The Tale of the Nice Mice

The Tale of the Nice Mice
by: T.F. Tenny; District Superintendant


Maybe the subject embodied in this month’s caption will arrest your attention. Whoever heard of nice mice? Rotten rodents, yes – but nice mice? Personally, I had not thought about it either until I recently
read a newsletter from a friend who pastors several hundred miles from our state. I thought it contained some interesting information on mice and what happens when you refuse to confront them. Nice mice can
become bad rats. Maybe this article will help you understand why there are times that certain issues must be confronted by the pastor and congregation, Hear my good friend out…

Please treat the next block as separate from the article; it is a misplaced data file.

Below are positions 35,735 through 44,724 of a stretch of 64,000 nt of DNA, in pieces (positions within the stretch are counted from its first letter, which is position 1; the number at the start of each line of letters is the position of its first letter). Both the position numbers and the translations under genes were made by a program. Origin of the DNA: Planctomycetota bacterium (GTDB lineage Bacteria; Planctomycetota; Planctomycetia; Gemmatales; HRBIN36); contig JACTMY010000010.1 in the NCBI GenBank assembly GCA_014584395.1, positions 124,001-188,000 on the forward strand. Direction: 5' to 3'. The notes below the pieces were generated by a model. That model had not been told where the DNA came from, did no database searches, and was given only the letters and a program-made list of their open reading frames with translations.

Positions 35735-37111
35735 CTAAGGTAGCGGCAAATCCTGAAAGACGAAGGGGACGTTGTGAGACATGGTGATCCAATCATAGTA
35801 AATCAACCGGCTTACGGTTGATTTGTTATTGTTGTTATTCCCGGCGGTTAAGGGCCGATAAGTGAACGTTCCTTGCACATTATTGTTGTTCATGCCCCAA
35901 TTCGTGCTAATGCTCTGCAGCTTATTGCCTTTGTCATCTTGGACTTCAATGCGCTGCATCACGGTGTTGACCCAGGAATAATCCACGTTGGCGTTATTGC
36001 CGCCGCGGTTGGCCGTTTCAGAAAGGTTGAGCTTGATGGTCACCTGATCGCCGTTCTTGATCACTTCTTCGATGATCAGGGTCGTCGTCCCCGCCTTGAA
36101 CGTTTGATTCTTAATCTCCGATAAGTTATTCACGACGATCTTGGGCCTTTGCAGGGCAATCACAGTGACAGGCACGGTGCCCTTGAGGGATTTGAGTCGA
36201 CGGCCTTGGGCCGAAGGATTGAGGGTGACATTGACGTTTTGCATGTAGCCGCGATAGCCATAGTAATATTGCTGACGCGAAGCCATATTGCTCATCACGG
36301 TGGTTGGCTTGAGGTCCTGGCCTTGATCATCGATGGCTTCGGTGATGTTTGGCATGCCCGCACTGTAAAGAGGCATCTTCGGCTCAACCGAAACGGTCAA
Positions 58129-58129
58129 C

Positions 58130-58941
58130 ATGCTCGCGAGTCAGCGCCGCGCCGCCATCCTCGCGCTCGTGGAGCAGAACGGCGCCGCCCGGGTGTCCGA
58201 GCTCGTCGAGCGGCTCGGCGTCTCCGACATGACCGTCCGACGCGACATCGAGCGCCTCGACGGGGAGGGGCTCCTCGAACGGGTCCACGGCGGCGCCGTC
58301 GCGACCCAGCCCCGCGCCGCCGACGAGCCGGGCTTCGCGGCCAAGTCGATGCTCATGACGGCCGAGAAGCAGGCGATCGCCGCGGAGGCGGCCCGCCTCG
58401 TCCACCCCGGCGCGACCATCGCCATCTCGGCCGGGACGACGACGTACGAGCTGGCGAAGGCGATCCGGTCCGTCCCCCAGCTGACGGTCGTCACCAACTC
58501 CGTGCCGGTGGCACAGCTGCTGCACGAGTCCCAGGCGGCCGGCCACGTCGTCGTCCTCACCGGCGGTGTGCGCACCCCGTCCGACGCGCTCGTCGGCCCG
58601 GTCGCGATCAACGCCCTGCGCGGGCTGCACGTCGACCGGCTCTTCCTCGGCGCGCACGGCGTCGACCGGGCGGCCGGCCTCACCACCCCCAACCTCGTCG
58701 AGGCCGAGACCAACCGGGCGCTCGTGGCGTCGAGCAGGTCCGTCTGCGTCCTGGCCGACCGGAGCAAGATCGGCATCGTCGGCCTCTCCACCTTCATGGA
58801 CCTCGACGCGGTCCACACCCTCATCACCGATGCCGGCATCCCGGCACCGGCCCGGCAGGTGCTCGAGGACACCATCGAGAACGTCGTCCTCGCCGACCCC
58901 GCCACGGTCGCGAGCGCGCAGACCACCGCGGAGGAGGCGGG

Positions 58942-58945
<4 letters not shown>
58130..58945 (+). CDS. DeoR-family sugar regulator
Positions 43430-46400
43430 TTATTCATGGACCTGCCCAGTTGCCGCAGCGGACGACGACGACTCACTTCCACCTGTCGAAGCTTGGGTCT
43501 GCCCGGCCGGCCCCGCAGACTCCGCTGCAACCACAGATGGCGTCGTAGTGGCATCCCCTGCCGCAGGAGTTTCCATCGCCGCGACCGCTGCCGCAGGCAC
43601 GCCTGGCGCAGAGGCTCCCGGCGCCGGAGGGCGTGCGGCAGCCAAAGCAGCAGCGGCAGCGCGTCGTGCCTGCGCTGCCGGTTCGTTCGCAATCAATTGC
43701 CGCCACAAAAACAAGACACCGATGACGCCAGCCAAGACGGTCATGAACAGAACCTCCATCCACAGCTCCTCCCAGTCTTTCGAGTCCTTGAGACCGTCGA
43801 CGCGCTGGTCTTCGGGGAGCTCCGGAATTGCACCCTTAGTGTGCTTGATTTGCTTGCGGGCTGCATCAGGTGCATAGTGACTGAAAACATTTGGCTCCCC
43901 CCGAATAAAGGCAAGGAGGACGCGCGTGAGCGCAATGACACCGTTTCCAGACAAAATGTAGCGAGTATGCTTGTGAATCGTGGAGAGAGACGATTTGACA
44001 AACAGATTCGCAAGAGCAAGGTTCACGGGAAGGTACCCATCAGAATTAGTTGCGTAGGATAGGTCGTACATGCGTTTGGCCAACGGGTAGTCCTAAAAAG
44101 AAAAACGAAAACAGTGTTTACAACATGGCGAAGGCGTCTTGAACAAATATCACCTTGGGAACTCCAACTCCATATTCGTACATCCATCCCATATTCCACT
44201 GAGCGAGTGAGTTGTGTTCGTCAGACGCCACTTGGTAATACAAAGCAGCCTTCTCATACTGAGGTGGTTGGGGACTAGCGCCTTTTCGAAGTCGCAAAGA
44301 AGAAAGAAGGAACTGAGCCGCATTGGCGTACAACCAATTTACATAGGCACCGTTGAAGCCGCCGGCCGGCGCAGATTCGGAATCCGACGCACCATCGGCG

As I removed the dish towel from the kitchen drawer, I noticed something unusual. Tucked away in the back comer of the drawer were a few little seeds and some shredded paper. “Where did that come from?”
I wondered as I removed the small pile of debris and deposited it in the wastepaper basket. Shrugging my shoulders, I closed the drawer and pushed the mysterious stash from my mind. I had better things to think
about than some seeds and bits of paper. After all, it was such a little thing. How easy it is to ignore the initial evidence of something that can grow into a major problem. A week later I once again noticed something unusual this time in the cabinet underneath the sink. I was forced to face up to the ugly truth. Some uninvited visitors had taken up residence in our house. I had discovered mouse droppings. No longer could I avoid the obvious. We had mice!